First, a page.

In an exclusive interview with NBC News' Today that aired Monday, Joyce Mitchell — the prison seamstress who helped two convicted murderers escape from a maximum security prison in New York — said that she's "not the monster people think" she is. Mitchell worked at Clinton Correctional Facility in Dannemora, New York, near the Canadian border, for seven years. In the interview, a tearful Mitchell said that she was just a vulnerable, depressed woman who was taken advantage of by the two inmates. Quotes from Joyce Mitchell's interview show that she feels terrible for her part in the inmates' escape, and that she wants people to hear her side of the story.
Mitchell said that she worked closely with the inmates, and that she developed what she described as a friendship with Richard Matt (who was serving life for killing and dismembering his boss) and David Sweat (who was also doing life for shooting a sheriff's deputy 15 times). Mitchell said that the friendship developed into a flirtation with Matt, and that the two men started asking her to bring them things. She said that at first, these were small things, like brownies and cookies. But one day, they asked her to bring them a drill bit, saw blades, and a metal punch. Once the inmates escaped on June 6, there was a massive three-week manhunt, which ended with Matt being fatally shot by a law enforcement officer. Sweat was shot two days later, but he survived and was returned to prison.
In July, Mitchell plead guilty to criminal facilitation and promoting prison contraband for aiding the escape. She will be sentenced on Sept. 28, and faces up to seven years in prison. These quotes from her interview in Clinton County Jail, where she awaits sentencing, show that she regrets her part in the escape, but that she feared for her safety:
I did wrong. I deserve to be punished, but people need to know that I was only trying to save my family.
Mitchell told Matt Lauer that when co-workers told her that she was too nice to the inmates, she would back off a bit, but then she became "too comfortable" with Matt and Sweat. She said that her marriage with Lyle Mitchell, another prison worker, wasn't doing well, so she felt vulnerable and depressed. She said Matt and Sweat's attention "made her feel good":
I didn't feel like my husband loved me anymore, and I guess it was just me. I was going through a depression. And, I guess they saw my weakness, and that's how it all started.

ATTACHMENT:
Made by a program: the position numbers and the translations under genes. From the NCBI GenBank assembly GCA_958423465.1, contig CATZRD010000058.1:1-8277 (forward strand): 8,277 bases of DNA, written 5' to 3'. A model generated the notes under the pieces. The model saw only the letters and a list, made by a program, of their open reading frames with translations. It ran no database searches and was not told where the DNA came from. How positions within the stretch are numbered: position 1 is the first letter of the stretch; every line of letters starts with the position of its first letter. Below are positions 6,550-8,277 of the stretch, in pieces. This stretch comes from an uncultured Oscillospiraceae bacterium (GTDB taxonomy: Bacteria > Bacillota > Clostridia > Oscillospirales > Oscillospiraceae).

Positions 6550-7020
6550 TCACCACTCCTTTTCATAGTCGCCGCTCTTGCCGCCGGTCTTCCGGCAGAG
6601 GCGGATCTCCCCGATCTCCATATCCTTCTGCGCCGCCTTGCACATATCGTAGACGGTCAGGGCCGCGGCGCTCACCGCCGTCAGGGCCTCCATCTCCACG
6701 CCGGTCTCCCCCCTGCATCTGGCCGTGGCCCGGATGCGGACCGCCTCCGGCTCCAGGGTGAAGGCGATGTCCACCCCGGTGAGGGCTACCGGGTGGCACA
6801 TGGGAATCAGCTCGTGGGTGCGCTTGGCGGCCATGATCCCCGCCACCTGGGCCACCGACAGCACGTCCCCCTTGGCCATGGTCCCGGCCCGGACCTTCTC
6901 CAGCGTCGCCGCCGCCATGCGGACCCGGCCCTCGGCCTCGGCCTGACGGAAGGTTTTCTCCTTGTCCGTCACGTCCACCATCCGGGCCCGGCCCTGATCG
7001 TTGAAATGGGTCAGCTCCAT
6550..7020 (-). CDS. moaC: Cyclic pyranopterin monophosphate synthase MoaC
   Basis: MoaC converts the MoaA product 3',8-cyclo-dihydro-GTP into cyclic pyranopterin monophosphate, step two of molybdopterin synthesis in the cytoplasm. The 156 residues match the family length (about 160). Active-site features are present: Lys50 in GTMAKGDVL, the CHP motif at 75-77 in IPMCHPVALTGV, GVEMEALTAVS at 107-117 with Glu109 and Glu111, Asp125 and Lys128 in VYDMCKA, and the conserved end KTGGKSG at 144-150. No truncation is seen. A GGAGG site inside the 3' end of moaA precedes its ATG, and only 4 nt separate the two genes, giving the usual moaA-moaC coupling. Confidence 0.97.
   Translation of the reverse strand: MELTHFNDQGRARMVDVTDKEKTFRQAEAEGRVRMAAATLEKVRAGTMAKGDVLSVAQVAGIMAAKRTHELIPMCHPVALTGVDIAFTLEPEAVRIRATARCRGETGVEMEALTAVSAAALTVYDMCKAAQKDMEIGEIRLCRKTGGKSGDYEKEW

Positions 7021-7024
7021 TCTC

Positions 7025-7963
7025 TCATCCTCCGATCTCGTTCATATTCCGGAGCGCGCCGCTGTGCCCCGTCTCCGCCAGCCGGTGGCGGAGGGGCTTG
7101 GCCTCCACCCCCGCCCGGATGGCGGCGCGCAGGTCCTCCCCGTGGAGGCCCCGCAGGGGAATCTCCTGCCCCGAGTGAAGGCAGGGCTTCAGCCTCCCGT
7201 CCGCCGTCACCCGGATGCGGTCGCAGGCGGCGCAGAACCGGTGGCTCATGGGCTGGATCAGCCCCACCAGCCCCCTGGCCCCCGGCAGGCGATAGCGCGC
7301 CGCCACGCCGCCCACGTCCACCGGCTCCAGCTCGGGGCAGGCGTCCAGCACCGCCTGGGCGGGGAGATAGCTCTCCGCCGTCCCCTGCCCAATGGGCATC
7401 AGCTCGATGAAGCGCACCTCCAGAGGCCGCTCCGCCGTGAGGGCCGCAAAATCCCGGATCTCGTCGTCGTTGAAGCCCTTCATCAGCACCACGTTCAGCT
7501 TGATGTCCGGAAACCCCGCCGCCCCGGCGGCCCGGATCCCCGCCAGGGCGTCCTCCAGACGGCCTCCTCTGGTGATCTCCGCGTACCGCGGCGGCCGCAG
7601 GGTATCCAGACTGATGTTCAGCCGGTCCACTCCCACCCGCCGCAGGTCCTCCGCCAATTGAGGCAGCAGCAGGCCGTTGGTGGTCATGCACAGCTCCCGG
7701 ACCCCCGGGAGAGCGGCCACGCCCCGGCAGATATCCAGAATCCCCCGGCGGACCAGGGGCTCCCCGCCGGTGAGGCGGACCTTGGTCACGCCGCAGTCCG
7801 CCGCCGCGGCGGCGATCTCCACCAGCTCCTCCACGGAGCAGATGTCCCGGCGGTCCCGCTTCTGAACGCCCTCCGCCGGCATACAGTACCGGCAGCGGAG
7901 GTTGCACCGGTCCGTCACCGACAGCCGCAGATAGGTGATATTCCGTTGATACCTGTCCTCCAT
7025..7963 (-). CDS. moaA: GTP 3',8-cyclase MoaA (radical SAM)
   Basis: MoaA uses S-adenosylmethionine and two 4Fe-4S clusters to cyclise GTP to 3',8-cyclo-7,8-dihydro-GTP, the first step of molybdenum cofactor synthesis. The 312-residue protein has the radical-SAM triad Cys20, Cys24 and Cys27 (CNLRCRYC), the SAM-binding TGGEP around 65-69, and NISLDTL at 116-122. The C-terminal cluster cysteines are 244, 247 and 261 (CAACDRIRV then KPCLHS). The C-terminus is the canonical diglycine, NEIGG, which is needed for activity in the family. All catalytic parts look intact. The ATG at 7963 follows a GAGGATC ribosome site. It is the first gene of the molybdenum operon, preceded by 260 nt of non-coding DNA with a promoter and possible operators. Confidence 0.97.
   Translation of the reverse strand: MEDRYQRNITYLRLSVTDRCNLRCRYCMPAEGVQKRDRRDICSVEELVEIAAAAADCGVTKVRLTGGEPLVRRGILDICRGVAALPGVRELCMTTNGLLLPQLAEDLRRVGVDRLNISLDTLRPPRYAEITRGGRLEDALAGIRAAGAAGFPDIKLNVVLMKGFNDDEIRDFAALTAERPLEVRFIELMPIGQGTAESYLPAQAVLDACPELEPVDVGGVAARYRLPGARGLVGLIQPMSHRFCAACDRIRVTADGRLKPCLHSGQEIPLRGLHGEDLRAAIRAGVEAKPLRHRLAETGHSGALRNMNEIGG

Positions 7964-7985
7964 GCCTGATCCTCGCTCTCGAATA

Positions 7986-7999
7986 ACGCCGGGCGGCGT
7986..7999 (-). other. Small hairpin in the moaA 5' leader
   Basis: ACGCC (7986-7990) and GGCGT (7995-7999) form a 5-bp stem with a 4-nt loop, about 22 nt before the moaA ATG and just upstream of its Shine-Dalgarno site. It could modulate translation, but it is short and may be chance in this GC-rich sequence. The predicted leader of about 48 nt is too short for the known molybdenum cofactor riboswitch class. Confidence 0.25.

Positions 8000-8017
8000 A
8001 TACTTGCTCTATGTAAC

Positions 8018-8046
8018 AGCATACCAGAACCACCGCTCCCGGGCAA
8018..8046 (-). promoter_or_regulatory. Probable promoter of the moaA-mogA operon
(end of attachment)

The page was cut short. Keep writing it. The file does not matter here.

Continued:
After the escape, experts said that Mitchell's case shows just what happens when inmates "groom" prison workers in order to get closer to them, receive special treatment, or ask for favors. Mitchell said that Matt and Sweat started out asking her for cookies and brownies, until the day that they asked her for the materials they ended up using in their escape:
At first I'm like, 'I can't get you that.' At first they didn't tell me, and then after they did. It was because they were going to try to escape.
Mitchell says that by the time the two told her why they wanted the materials, she was in too deep. She said that Matt and Sweat had learned where her mother and older son lived, and they had become closer to other prison workers. Even more frightening, Mitchell said she had started a sexual relationship with Matt. Though she signed statements that said she took X-rated photos for Matt, Mitchell told Today that there was never any consensual sex between them. In fact, she cried as she described how Matt allegedly forced her to perform a sexual act on him:
There was never any actual sexual intercourse. Mr. Matt had grabbed me a couple of times and kissed me. And then there was one point where he ... wanted me to perform oral sex on him. And I said no. And when I said no, he grabbed my head and pushed me down.
Mitchell told police that she was supposed to meet the inmates and run away with them, and that the two were going to kill her husband Lyle after they escaped. But she says that she loved her husband too much, so she backed out on her part of the plan, which was to drive the men to freedom. Mitchell apologized for any harm she had caused:
I am so sorry for everything that everyone went through because of me. I never, never wanted this to ever happen. Never. I would take it all back, if I could. I'm not the monster that everybody thinks I am. I'm really not. I'm just somebody that got caught up in something that she couldn't get out of.
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